Chapter 3. Development Cycle

Revision History
Revision V6.0-003 24 February 2014

In Qualifiers for the mumps command, added the descriptions of -DY[NAMIC_LITERALS] and - NOIN[LINE_LITERALS] qualifiers.

Revision V6.0-001 21 March 2013

Added a new section called “Processing Errors from Direct Mode and Shell.

Revision V5.4-002B 26 December 2011 Conversion to documentation revision history reflecting GT.M releases with revision history for each chapter.

Table of Contents

Overview of the Program Development Cycle
Defining Environment Variables
Preparing the Database
Creating and Editing a Source Program
Editing from GT.M
Editing from the Shell
Compiling a Source Program
Compiling from GT.M
Compiling from the Shell
Qualifiers for the mumps command
Executing a Source Program
Executing in Direct Mode
Locating the Source File Directory
Executing from the Shell
Processing Errors from Direct Mode and Shell

This chapter introduces program development in the GT.M environment. The GT.M environment differs from other M implementations in a number of ways. These differences, which include maintaining data and code in separate files and compiling rather than interpreting source code, allow greater programmer control over the development cycle.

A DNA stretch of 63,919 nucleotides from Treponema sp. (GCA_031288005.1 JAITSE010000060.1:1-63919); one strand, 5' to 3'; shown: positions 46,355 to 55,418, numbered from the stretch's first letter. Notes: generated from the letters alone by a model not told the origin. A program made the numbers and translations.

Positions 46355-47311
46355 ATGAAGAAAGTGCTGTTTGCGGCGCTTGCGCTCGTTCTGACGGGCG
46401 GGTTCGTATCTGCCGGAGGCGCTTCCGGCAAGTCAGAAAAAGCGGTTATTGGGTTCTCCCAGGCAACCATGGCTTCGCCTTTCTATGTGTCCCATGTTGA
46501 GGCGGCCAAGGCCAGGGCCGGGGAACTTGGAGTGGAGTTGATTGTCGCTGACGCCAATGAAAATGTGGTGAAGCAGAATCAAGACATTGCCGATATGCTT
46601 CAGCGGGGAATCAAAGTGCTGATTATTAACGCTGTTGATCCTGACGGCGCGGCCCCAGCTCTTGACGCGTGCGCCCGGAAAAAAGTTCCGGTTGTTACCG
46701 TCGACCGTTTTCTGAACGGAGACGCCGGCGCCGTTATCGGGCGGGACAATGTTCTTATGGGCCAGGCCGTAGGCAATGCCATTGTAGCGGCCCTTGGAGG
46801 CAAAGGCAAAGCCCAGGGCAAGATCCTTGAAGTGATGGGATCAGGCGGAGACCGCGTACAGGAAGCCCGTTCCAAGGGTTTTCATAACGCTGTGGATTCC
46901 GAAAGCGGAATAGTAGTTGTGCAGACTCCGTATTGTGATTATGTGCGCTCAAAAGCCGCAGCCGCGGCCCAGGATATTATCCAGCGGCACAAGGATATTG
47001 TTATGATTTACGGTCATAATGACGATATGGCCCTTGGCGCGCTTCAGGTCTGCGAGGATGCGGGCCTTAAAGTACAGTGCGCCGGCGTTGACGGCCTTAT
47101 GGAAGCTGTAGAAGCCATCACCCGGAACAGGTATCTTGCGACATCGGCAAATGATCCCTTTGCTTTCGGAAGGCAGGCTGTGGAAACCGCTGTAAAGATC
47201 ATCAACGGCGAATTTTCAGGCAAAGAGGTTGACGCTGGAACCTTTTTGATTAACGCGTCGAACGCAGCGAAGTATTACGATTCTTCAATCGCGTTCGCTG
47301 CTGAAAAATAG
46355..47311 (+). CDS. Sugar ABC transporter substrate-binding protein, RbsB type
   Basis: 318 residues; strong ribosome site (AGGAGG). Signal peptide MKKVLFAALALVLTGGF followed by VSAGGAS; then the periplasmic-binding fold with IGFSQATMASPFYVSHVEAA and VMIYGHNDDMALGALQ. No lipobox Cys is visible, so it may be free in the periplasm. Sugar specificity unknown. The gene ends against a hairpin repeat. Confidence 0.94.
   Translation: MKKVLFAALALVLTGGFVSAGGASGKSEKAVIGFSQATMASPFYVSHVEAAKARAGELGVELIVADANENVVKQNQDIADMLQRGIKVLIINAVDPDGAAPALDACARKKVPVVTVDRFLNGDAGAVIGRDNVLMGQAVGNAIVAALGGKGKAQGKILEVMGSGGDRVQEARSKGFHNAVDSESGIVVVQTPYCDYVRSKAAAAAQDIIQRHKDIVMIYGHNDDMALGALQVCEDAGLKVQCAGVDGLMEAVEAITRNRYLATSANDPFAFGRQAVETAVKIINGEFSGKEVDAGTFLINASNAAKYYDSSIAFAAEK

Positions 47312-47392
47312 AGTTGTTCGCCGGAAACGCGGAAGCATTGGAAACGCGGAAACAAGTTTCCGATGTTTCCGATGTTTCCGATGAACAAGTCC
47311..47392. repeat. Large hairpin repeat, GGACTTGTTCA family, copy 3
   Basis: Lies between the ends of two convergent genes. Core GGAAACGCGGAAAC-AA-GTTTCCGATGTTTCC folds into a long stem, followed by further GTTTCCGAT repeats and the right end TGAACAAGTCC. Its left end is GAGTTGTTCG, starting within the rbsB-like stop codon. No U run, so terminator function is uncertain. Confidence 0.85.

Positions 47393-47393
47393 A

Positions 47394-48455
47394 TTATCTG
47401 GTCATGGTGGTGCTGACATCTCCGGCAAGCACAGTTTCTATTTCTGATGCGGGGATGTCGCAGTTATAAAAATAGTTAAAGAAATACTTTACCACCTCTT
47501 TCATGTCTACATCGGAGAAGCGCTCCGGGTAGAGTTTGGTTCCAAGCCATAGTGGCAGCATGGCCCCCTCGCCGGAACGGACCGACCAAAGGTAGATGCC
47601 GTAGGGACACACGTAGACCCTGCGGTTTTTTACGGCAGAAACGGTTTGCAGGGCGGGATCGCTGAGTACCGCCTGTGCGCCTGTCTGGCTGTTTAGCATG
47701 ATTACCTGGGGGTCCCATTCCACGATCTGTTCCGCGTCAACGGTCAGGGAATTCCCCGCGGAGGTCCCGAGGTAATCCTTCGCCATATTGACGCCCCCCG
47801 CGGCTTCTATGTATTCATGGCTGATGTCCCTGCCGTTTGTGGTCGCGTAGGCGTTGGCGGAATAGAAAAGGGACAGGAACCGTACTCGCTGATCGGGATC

In contrast to M environments that interpret M code, GT.M compiles M code from source files into the target machine language. The GT.M compiler produces object files, which are dynamically linked into an image. Source files and object files may be managed independently, or placed together in a specific directory. GT.M permits access to source and object files in multiple directories.

GT.M databases are UNIX files identified by a small file called a Global Directory. Global Directories allow management of the database files to be independent of the placement of files containing M routines. By changing the Global Directory, you can use the same programs to access different databases.

Program development may utilize both GT.M and UNIX development tools. The development methodology and environment chosen for a particular installation, and tailored by the individual user, determines the actual mix of tools. These tools may vary from entirely GT.M with little UNIX, to mostly UNIX with a modest use of GT.M.

Direct Mode serves as an interactive interface to the GT.M run-time environment and the compiler. In Direct Mode, the user enters M commands at the GT.M prompt, and GT.M compiles and executes the command. This feature provides immediate turnaround for rapid program development and maintenance.

This chapter is based on the tasks that a programmer might perform while developing an application. It provides a "road map" for programmers of varying levels. Some steps may be unnecessary in your environment, so feel free to skip sections that do not apply to your situation.